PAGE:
Written by Graig Nunis from Twentytwo13
It isn’t every day that two childhood friends remain best buddies, even when they are in their 30s and go on to build a social enterprise.
But that is the case of Amir Omar Anuar and Lam Min Yong.
The duo met 18 years ago in Form 1 at Sri KDU and have been inseparable – even when they were in other parts of the world to further their education.
“We have always found a way to keep in touch. Even when Lam was studying in Canada and I, in the UK, and then Australia, we used to Skype each other,” said Amir.
“When Lam moved to Australia to continue with his studies, he stayed with me for a semester in Perth before going on to Sydney.”
Lam and Amir couldn’t put their finger on what made them ‘click’, as they have contrasting tastes in music, food and movies.
But they do share the same values, principles and beliefs of a strong family bond.
They also love coffee and talking for hours at Mamak restaurants.
“We can talk to each other about anything and for long hours. We have the patience to put up with each other’s ‘nonsense’. We may have different interests, but we did play loads of online games and paintball,” said Lam.
“When we were studying overseas, during our holidays, whoever was in Malaysia first, would pick the other up at the airport, drive to that person’s parents’ home, drop off the bags and head straight to the nearest eatery.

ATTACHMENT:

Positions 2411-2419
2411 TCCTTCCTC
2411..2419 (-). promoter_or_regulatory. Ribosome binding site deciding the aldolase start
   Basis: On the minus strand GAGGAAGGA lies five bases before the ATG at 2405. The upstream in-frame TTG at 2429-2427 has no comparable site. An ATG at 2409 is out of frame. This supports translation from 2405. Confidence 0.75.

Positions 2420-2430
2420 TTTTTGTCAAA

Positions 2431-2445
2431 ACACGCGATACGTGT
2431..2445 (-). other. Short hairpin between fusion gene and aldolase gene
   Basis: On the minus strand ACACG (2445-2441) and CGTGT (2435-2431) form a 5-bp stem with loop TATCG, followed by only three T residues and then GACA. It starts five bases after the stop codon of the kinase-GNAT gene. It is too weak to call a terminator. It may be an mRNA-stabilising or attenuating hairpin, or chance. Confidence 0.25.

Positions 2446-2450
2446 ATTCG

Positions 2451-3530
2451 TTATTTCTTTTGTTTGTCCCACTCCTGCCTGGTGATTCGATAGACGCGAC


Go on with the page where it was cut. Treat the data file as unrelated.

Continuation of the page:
“That was a ritual we have followed until Covid-19 put a stop to it.”
While hanging out over some food and drinks, the duo often discussed business ideas.
At times, Amir’s twin, Aiman Ahmad, would join them.
“They were always planning their great enterprise, and even from back then, it was not just about making money,” recalled Aiman.
“They were always thinking about how they could help the marginalised and underprivileged communities.
“So, in a way, their new social enterprise – Tumboh – is the fulfilment of those dreams.”
Amir and Lam are the co-founders of Tumboh, with the former, the chief executive officer, and the latter, the chief operating officer.
Aiman helps out as the resident baker and communications and community manager.
“Initially, we decided to sell hand sanitisers as there was a shortage in the early days of Covid-19,” said Amir.
“But it took us a year to get the product approved as we wanted everything to be by the book.
“Most sanitiser bottles are boring, and some don’t smell nice. We have come up with some nice packaging and have two scents – lime and lavender – that come in either 60ml misty spray or 500ml gel.
“We also produce three-ply face masks and a hand-made bag that is a collaboration with Kommuniti Tukang Jahit (KTJ).”
That collaboration contributed over RM5,000 to KTJ’s community of underprivileged women.
Their products are also available on online shopping platforms, Shopee and Lazada.
Tumboh – which means growth – was formed in July, and the duo are donating RM23,000 worth of products to Need to Feed the Need (NFN).
Besides donating 384 bottles of hand sanitiser, 1,750 packets of face masks, Tumboh will also contribute earnings from the sale of their hand sanitisers and no-sugar-added granola to NFN.
“Our dream is to become big enough so we can employ the underprivileged to work for us. But, for now, we try to do what we can to help them,” said Amir.